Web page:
Chapter 7: Inertia

7.2 Center of Mass: Composite Shapes

Instead of integrating to find the center of mass, we can split an object up into recognizable shapes to determine the center of mass. This is faster than the integration method, and allows for many different ways to find the answer.

In this section, the terms ‘centroid’ and ‘center of mass’ are used, somewhat interchangeably. The centroid is the geometric center. The center of mass takes into account the density of an object. If the density is the same throughout an object, then the centroid is the same as the center of mass. For the rigid beams we will be looking at in statics, the centroid is at the same location as the center of mass.

7.2.1 Centroid Tables

We use the centroid tables that are listed below to combine the locations of the centers of mass for each shape. Approximations are needed as real life objects are rarely perfectly square or circular, but if they are symmetric, it makes it easier to approximate.

The locations of the center of mass (rcm) are as follows. The source for the images are from Jacob Moore et al.


Shape Images from Jacob Moore et al. rcm
Rectangle [latex]Area = bh[/latex]


[latex]r_{cm} = \left[\frac{b}{2}, \frac{h}{2}\right][/latex]

Right Triangle [latex]Area =  \frac{1}{2}bh[/latex]


[latex]r_{cm} = \left[\frac{b}{3}, \frac{h}{3}\right][/latex]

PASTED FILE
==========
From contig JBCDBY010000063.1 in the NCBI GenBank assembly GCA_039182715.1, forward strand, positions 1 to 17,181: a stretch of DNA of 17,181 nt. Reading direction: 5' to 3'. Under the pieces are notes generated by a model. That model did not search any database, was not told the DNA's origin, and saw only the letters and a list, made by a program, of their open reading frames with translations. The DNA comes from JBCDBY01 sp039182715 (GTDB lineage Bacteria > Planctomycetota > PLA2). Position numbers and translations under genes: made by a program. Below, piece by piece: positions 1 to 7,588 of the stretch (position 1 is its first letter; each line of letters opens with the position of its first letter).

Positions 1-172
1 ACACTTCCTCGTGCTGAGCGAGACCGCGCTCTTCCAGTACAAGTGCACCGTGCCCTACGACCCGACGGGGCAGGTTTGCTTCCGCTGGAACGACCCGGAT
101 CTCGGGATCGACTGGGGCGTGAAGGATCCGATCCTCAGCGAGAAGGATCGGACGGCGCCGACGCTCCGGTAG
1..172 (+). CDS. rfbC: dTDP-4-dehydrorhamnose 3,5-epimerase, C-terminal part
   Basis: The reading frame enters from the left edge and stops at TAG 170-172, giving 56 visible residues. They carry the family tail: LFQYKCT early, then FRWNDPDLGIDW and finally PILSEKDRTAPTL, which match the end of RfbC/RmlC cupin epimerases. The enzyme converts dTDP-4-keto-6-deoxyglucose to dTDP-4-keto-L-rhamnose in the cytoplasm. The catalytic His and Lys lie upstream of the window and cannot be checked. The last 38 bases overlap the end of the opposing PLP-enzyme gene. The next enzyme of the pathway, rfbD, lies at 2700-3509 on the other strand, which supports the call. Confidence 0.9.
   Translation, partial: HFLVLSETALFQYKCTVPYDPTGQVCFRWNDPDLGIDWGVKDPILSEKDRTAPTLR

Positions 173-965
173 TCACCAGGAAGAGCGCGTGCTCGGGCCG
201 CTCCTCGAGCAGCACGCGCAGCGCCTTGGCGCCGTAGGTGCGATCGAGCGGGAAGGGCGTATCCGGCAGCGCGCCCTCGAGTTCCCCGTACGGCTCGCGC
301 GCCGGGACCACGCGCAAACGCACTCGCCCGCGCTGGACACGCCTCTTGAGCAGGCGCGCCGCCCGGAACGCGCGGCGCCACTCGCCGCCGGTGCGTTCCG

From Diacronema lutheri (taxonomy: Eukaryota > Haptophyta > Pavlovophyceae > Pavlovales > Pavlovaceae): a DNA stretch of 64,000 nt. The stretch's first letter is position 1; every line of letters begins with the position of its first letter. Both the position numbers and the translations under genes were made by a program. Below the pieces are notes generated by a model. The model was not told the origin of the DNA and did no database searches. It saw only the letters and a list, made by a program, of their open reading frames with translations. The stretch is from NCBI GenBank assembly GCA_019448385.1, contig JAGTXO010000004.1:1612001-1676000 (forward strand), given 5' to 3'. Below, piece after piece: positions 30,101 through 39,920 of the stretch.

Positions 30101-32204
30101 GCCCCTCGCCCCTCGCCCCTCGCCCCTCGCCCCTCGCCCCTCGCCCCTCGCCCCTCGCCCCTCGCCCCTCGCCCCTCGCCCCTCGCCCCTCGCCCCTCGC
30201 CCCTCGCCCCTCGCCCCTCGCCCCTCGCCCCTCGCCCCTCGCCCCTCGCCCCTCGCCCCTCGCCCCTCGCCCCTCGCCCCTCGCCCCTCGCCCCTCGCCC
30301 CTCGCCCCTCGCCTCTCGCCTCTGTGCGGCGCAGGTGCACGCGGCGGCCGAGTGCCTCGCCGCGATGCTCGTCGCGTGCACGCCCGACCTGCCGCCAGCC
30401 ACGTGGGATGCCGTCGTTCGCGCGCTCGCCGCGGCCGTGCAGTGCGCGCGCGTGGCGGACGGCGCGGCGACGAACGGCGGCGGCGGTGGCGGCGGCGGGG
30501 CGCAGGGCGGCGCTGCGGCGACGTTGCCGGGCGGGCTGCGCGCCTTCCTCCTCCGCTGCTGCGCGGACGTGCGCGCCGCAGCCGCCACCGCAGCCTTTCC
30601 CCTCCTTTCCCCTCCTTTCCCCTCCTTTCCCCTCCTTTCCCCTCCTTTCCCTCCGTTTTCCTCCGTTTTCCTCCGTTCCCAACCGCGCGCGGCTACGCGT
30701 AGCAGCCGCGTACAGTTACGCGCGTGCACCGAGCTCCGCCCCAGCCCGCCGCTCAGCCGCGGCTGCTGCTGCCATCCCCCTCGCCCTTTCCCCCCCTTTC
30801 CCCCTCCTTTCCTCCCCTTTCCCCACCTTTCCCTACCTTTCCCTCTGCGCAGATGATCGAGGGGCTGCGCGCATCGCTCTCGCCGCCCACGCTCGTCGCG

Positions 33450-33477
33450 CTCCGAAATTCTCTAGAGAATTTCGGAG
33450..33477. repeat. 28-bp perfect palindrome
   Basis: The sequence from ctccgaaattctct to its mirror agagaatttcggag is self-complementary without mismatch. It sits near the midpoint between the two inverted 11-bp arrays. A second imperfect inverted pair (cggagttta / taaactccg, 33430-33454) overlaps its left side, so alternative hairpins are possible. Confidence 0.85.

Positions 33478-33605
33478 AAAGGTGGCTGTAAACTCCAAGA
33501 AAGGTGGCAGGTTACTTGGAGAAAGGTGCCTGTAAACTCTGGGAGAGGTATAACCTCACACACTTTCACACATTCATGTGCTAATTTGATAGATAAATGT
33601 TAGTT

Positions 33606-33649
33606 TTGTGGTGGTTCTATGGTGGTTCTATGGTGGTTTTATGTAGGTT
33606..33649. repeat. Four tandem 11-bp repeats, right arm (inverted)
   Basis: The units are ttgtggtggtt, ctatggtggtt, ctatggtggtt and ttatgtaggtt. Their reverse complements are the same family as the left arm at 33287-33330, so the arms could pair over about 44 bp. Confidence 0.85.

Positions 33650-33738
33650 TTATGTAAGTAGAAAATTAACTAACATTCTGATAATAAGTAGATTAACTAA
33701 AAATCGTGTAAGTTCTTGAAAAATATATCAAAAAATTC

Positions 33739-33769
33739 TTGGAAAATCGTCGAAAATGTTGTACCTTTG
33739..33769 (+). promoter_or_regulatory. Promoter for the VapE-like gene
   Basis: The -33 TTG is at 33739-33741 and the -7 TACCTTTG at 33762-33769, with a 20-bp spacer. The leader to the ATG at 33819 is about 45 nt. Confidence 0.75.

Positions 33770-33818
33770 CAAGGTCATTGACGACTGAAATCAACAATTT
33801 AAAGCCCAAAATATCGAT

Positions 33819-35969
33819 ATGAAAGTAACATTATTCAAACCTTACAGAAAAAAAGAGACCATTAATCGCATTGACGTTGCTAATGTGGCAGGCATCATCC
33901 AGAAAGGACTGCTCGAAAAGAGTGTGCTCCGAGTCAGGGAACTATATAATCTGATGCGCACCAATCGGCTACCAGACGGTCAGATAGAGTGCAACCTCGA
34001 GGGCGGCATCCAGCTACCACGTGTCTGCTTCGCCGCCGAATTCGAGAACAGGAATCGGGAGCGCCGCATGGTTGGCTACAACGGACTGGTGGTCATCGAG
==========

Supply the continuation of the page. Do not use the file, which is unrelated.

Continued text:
Triangle [latex]Area =  \frac{1}{2}bh[/latex]


[latex]r_{cm} = \left[\frac{b}{2}, \frac{h}{3}\right][/latex]

Circle [latex]Area =  \pi r^2[/latex]


[latex]r_{cm} = \left[0,0\right][/latex]

Circular Annulus [latex]Area =  \pi (r_o^2-r_i^2)  \\r_o=\text{outer radius}\\r_i=\text{inner radius}[/latex]


[latex]r_{cm} = \left[0,0\right][/latex]

Semicircle [latex]Area = \frac{\pi}{2}r^2[/latex]


[latex]r_{cm} = \left[0,\frac{4}{3\pi}r\right][/latex]

Quarter Circle [latex]Area = \frac{\pi}{4}r^2[/latex]



Ellipse [latex]Area = \pi a b[/latex]


[latex]r_{cm} = \left[0,0\right][/latex]


Example 1: A Single Object

To find the cm, select the appropriate shape from the above table.







Use the equation to solve for rcm.

This is an appropriate answer as it is less than the midpoint, where it would be for a square: